By Jeff Ferry, CPA Research Director
On Dec. 6th, the Tax Foundation published a brief document claiming that the tariffs implemented by the Trump administration earlier this year impose a $42 billion cost on Americans. The claim is wrong and based on misleading analysis, as a quick look at the facts and economic analysis of tariffs reveals.
In reality, tariffs are almost never paid entirely by either producers or consumers of the tariffed good. What typically happens is that producers (exporters) of the tariffed good cut their export prices in order to remain competitive in the importer’s market. So the impact or incidence of the tax is split between producers and consumers. Each good has its own supply and demand curves and competitive position in the US market, and these factors determine how much of the tariff is absorbed by the producer and how much paid by the consumer. In the case of the $250 billion worth of Chinese imports that have been tariffed, these goods were targeted because alternatives to Chinese suppliers were identified. The existence of competition puts added pressure on Chinese suppliers to remain competitive by cutting prices. Further, the US market is the largest consumer market in the world and the largest market for many Chinese exporters. Chinese exporters therefore have an added incentive to cut prices in order to maintain sales in America.
The fact that the 10% tariffs on Chinese goods have not led to price increases of 10% in the prices of these goods is easily observable simply by looking at the detailed breakdowns of consumer prices and producer prices available on the government’s BLS website for 2018 through October. Overall inflation is stable at around 2%. There are very few goods showing annual price increases approaching 10%. In fact the only major category of consumer goods showing double-digit price increases is energy (including gasoline). Energy price increases have nothing to do with tariffs on Chinese imports. The published price data shows on its face that the Tax Foundation’s so-called analysis is wrong. The Tax Foundation does not acknowledge this problem in their analysis. No observed data is quoted in their study.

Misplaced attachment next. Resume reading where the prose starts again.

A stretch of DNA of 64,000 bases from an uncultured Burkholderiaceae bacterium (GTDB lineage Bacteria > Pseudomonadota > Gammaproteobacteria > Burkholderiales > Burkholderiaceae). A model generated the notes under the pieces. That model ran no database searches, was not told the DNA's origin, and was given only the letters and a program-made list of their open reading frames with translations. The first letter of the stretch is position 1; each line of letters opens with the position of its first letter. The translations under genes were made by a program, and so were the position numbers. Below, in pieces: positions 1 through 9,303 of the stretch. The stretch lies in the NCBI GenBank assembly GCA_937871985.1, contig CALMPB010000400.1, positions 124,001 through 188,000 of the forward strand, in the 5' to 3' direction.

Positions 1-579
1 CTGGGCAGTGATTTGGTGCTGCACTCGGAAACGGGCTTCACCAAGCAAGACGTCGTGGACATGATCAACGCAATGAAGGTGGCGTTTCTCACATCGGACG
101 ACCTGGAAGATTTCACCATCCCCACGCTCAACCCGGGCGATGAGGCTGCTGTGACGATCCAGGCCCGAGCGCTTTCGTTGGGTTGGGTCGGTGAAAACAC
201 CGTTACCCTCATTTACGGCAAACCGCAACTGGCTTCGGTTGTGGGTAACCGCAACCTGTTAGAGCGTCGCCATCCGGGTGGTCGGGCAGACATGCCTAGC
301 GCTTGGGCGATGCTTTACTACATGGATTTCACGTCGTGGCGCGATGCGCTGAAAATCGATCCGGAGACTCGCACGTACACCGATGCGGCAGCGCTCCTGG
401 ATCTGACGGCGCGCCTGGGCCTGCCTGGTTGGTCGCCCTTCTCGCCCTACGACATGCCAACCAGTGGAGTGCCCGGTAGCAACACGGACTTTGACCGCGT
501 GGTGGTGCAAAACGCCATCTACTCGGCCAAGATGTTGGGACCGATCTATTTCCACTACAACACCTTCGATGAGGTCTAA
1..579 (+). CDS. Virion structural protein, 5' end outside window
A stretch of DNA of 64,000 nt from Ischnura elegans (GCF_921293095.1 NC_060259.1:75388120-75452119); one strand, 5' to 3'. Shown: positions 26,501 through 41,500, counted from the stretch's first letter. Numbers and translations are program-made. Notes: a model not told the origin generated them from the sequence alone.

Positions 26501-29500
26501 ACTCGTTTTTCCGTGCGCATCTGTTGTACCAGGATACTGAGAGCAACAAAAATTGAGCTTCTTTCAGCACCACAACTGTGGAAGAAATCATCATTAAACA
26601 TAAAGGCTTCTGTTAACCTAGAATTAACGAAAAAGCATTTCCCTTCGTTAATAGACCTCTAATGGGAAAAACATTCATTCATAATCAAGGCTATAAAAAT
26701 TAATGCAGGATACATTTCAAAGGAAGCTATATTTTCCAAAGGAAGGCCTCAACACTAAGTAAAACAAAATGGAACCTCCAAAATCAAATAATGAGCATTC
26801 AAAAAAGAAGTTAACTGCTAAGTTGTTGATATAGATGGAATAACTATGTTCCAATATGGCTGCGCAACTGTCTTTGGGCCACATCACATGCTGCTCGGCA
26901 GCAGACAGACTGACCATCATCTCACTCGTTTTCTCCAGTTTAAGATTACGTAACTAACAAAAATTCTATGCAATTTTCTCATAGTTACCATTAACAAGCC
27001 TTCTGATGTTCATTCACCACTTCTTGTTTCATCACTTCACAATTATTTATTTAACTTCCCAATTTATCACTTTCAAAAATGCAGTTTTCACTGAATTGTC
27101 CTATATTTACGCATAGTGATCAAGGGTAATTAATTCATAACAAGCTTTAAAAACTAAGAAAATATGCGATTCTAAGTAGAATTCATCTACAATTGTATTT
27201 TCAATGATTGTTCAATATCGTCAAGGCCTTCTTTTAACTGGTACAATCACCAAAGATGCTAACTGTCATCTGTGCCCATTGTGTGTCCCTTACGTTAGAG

The pressures on China to cut its export prices to remain competitive in the US market were summarized by another study published last month, entitled Who is Paying for the Trade War in China? authored by two European economists, Benedikt Zoller-Rydzek and Gabriel Felbermayr. That study concluded that Chinese exporters are paying 75% of the cost of the Section 301 China tariffs. The study was based on a detailed analysis of the goods actually liable for the tariffs, which were divided into 702 categories. The study used actual estimates of the elasticity of demand from other academic studies. The Tax Foundation study by contrast is based on economic theory combined with generalized assumptions and no examination of the actual goods involved in the tariff. The Zoller-Rydzek-Felbermayr study found that if the tariff revenue raised by the government is spent by the government for the benefit of US citizens there is a net benefit to Americans.
“Through its strategic choice of Chinese products, the US government was not only able to minimize the negative effects on US consumers and firms, but also to create substantial net welfare gains in the US,” wrote Zoller-Rydzek and Felbermayr.
Finally, all these studies focus only on the price effects of tariffs. Price changes are only one part of the impact of tariffs on the economy. Often, a tariff’s impacts on output, revenue, employment, capacity utilization and investment are more significant than the impacts on price. These benefits play out over multiple quarters and are usually more enduring. The Section 301 China tariffs, as well as the Section 232 industry-specific tariffs are aimed at stimulating US production. The Section 232 tariffs have already had a stimulative effect in industries including steel, aluminum, and solar panels. The effects include more jobs, investment, and income in the affected industries, with benefits that flow through to workers and the unemployed in those industries and to the broader population in the regions where those industries are located.
In evaluating any economic policy, it is important to distinguish between benefits to consumers and benefits to the productive sectors of the economy, including businesses and workers. Long-term economic growth is driven by a healthy, growing productive sector. Price changes deliver benefits to consumers but these are normally one-time benefits. Changes in the productive resources of the economy are enduring changes that can deliver continued growth over many years. On both sides of the ledger, short-term price-related welfare benefits and medium-term productive benefits, the evidence shows the tariffs are delivering benefits to the US economy, including workers, consumers, and businesses.